column By: Upland Almanac Staff | January, 21
Following his traditions formed over his 60-plus woodcock seasons, Foster was hunting in the Berkshire Mountains area of Massachusetts in early October. He and his two friends had already bagged several woodcock the first two days of the season. He shot the bird, and once the dog retrieved it, says Foster, “I noticed something that appeared to be a very thin black stick attached to the back of the bird. I did not pay any attention to what I saw and quickly stored the bird in my game pocket, making ready for another shot opportunity.”
Back at his lodge, Foster collected the day’s harvest and stored it in the bird refrigerator. Caleb, a youngster whom Foster and his son Mike have been mentoring of late, arrived at the lodge that weekend for a hunt. He went to the bird refrigerator to check out the week’s harvest and returned to the lodge’s social area to inform Ernie that the “stick” on the bird’s back had actually been the GPS transmitter’s antenna.
Because they are migratory, woodcock present a challenge to biologists trying to figure out their life patterns. At least as early as 1936, biologists started placing leg bands on the birds to provide information. This was in the Moosehorn National Wildlife Refuge in Maine. The study was conducted by unit leader Clarence Aldous and his assistant Howard Mendall. Their The Ecology and Management of the American Woodcock (1943) is a staple of many readers’ upland hunting libraries. That first year, they banded two juvenile woodcock; in 1940, that number rose to 170.
Of course, bands are limited in the data they can provide: usually it’s where the bird was when it was banded and where it died. If researchers are lucky, banded birds can be captured during their migrations, and that information can be part of the data. This is why the development of GPS transmitters has been so important. Information can be obtained without having the bird in hand.
For a while, the technology was available for gathering and transmitting the info — no problem with that. The holdup came from the size of the transmitters. They were too heavy initially, and once installed, they interfered with the birds’ ability to fly.
Now, however, along with their harness, the transmitter weighs less than 4% of a woodcock’s body mass, says the Eastern Woodcock Migration Research Cooperative (EWMRC). The cooperative started its pilot program in 2017 when it fitted six woodcock with transmitters. Foster’s bird was one of 300 fitted with transmitters so far by the EWMRC.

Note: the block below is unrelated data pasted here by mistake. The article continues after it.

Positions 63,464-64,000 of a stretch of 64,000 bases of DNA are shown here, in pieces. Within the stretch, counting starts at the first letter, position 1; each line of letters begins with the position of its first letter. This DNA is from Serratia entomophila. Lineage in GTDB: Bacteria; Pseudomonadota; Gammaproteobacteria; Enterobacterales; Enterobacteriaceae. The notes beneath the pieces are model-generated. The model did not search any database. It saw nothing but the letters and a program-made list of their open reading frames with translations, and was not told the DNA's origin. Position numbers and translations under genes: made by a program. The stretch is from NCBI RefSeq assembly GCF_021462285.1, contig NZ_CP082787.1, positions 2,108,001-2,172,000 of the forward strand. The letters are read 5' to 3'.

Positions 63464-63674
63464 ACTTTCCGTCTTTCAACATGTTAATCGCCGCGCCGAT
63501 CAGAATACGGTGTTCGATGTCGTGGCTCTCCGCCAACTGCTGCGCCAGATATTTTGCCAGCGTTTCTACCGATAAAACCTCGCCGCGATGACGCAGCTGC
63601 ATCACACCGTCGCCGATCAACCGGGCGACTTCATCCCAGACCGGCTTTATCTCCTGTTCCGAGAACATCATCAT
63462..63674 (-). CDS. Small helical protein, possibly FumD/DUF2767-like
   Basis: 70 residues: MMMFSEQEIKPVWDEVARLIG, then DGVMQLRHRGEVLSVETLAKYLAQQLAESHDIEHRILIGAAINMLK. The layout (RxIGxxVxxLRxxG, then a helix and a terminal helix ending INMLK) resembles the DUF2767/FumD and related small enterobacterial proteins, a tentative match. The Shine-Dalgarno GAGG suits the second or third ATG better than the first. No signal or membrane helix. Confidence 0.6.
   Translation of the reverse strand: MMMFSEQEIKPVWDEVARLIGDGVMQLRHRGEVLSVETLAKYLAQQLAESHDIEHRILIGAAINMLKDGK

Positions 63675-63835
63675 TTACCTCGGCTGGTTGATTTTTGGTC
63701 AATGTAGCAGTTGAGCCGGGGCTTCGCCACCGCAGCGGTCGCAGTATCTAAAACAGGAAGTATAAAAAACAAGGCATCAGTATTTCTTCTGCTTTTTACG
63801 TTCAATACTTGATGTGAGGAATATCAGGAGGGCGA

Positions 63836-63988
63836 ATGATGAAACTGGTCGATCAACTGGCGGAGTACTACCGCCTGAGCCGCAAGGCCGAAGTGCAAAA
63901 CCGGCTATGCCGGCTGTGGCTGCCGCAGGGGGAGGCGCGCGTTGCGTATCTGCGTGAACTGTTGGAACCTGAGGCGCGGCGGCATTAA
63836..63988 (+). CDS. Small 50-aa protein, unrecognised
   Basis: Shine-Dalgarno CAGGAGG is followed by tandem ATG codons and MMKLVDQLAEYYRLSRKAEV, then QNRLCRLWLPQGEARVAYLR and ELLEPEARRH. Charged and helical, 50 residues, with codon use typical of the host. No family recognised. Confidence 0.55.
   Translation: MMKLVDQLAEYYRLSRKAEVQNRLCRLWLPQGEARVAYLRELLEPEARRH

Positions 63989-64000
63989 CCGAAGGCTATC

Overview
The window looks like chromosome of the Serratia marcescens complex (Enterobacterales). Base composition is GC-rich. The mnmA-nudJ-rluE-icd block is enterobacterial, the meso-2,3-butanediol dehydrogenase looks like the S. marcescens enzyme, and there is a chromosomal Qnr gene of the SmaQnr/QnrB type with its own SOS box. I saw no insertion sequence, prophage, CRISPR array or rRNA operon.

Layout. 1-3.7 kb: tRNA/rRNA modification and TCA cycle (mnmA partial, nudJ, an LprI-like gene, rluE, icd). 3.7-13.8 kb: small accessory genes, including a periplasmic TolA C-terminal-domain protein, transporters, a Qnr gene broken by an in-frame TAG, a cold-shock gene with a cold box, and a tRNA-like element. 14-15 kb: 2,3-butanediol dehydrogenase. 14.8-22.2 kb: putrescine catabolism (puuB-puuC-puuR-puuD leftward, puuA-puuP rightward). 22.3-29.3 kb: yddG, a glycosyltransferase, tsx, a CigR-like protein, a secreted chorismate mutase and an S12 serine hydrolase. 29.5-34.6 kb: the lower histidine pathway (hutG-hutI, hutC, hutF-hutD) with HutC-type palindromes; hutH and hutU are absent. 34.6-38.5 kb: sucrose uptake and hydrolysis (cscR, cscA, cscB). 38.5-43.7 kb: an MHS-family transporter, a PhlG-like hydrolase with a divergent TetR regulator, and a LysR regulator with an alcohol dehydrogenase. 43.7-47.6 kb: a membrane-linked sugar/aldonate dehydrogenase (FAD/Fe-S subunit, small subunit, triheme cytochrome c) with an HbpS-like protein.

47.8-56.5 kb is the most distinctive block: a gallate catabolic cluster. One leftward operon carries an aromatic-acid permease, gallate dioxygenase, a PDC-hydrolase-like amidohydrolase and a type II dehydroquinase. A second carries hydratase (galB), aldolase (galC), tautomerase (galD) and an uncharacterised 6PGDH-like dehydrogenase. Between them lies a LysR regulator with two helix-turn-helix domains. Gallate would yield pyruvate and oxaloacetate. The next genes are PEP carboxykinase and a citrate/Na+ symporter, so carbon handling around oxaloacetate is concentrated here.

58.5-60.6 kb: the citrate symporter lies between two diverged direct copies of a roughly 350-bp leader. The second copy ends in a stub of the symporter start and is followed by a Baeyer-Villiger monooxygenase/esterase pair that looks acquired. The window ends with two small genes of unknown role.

Foster reported his bird to his pal Bill Harvey IV. Harvey, Game Board Section Leader, Wildlife and Heritage Services, Department of Natural Resources for the state of Maryland, let Alexander Fish know. Fish is the EWMRC’s outgoing Ph.D. student from the University of Maine. He reported back to Foster.
“We are pretty excited by your harvest. So far of 300-plus woodcock marked, approximately six have been harvested only near the capture site. This is the first bird to have left the capture site and have been harvested somewhere else! So you have some pretty serious bragging rights, and Lady Luck may be on your side.
“Bill and his team were likely the folks that marked the bird, too!
“That particular woodcock was marked on 11 February 2019 in Maryland as an adult female . . . so she was at minimum hatched in summer 2017 or earlier (as woodcock typically molt into adult plumage prior to fall migration). Unfortunately, her transmitter was programmed to last only one migration (spring 2019), so we are not certain where she [began] her fall migration in 2020. In spring 2019, she migrated into Quebec, presumably to breed. We are uncertain how likely woodcock are to return to the same breeding site . . . so she may have spent the summer in Quebec again, but since the battery died . . . we really just do not know.”
Erik Blomberg, Associate Professor in the Department of Wildlife, Fisheries, and Conservation Biology at the University of Maine, provided more information.
“Hi Ernie. This is very cool and thanks so much for reporting. In addition to the information Alex gave, knowing this bird carried its transmitter successfully for nearly two years is very important to our project because it provides us with invaluable information on the longevity of our harnesses.
“Also as another interesting coincidence, during its spring 2019 migration, that bird moved up the Hudson Valley in New York, spending some time on the east side of the Catskills. One of the places it stopped over, just along the Hudson near Saugerties, is only about 5 miles from my wife’s parents’ home. The bird actually used a local forest preserve where she and I went for a walk last Christmas.”
From Maryland in spring 2019, to the Hudson Valley, to Quebec, to points unknown for a year, to Massachusetts in October 2020: all of that revealed by a computer chip that went along for the ride.
Two Friends of Hunters Join Forces
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